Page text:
Brit Griffin
Brit Griffin
Author of three near-future cli-fi novels and a writer of poetic/story musings, whose interests lay in reconciling with non-humans and exploring the human/creature boundaries.

Climate Conversations to Save the World

Environmental researcher Matt Law reviews an online performance about climate conversations: an interactive journey inviting us to consider how different connections and storytelling could have led to a different world today, and help save the world for tomorrow.


1,180 words: estimated reading time = 4.5 minutes


Are there pivotal moments where, if only somebody had said something different, the progress of the Bulletin of Atomic Scientists’ Doomsday Clock could have been slowed? What if you could be transported to one of those moments? What choices would you make? Would you know what to say? In a talk to TEDWomen in 2018, US-based Canadian climate scientist Katherine Hayhoe tells us that the most important action we can take on climate change is to talk about it, not by bludgeoning people with depressing facts, but by connecting the risk to your audience’s core values. Tassos Stevens and Michelle McMahon’s How We Save The World, commissioned from Coney by the Natural Environment Research Council (NERC), explores the ways our conversations about climate change can shape our futures, by putting decisions in the hands of the audience.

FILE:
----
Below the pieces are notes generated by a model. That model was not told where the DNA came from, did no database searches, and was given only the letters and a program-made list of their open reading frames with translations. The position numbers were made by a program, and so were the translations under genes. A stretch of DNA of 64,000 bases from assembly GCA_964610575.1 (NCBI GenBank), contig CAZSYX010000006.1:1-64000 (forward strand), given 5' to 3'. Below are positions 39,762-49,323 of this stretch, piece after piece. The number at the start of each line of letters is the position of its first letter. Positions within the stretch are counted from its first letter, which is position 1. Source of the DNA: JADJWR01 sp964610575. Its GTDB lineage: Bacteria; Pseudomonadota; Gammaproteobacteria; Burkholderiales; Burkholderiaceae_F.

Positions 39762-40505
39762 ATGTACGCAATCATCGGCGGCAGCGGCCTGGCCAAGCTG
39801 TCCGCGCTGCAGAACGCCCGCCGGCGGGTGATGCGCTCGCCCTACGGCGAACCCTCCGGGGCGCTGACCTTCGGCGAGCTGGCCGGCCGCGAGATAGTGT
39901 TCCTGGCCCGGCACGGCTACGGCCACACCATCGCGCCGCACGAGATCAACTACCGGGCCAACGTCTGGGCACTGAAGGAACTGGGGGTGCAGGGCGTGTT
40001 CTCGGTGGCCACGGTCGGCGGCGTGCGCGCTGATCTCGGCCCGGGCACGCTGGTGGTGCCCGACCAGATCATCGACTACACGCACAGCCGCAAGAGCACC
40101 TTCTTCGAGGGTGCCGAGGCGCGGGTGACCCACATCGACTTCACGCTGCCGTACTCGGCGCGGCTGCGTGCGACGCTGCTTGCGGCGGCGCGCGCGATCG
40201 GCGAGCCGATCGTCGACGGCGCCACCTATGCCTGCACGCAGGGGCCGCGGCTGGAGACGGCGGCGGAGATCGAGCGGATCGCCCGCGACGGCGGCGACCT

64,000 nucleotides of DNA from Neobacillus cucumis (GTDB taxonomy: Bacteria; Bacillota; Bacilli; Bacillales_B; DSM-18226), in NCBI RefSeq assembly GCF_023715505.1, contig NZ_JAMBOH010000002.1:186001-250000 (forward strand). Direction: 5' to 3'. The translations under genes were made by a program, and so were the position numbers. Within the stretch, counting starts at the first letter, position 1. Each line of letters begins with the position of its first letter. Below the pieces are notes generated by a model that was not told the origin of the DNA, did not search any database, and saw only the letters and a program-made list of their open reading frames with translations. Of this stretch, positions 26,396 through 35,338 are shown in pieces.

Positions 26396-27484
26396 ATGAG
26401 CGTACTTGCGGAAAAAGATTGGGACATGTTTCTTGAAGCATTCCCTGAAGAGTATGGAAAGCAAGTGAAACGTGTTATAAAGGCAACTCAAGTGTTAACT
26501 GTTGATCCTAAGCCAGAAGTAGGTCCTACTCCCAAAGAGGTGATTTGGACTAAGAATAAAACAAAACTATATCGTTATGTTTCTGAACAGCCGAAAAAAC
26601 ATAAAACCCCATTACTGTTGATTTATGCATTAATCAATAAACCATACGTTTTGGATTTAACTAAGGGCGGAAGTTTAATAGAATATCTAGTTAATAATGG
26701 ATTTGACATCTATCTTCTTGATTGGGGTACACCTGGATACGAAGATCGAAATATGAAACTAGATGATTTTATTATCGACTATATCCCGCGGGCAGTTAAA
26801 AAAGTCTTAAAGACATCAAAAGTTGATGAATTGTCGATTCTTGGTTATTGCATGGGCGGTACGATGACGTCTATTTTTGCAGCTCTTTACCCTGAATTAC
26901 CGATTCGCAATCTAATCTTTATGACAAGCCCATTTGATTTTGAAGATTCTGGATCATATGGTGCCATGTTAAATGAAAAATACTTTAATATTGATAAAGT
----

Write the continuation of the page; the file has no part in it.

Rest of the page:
Meaningful interventions

We are time travellers, guided on an interactive 75-minute journey by our reassuring and informative pilots (Naomi Stafford and Richard Popple, who also represent all of the characters we meet on our journey and are a joy to watch) to choose from a selection of places and times where we could make meaningful interventions. At a house party in Clapton in 2009, can we plant the seed of an idea about consumerism and plastic waste in the mind of young Fergus, playing in the kitchen with his Hot Wheels; or reassure Lucy, drinking gin on the balcony, who has abandoned her vegan lifestyle, having become jaded with the complexities and enormity of the sustainability choices we face?

Before audience members are called on to talk to the characters we meet, a disembodied voice, the voice of NERC-supported research, tells us about some of the psychology that impacts our choices — the rewards of consumerism, our reluctance to speak up out of fear of being judged; or the physical science of climate change, such as the influence of atmospheric carbon dioxide on clear air turbulence, and importance of forests for diversity.

Showing an image from How We Save The World
How We Save The World
Photograph: Thomas Scott on Unsplash

How to save the world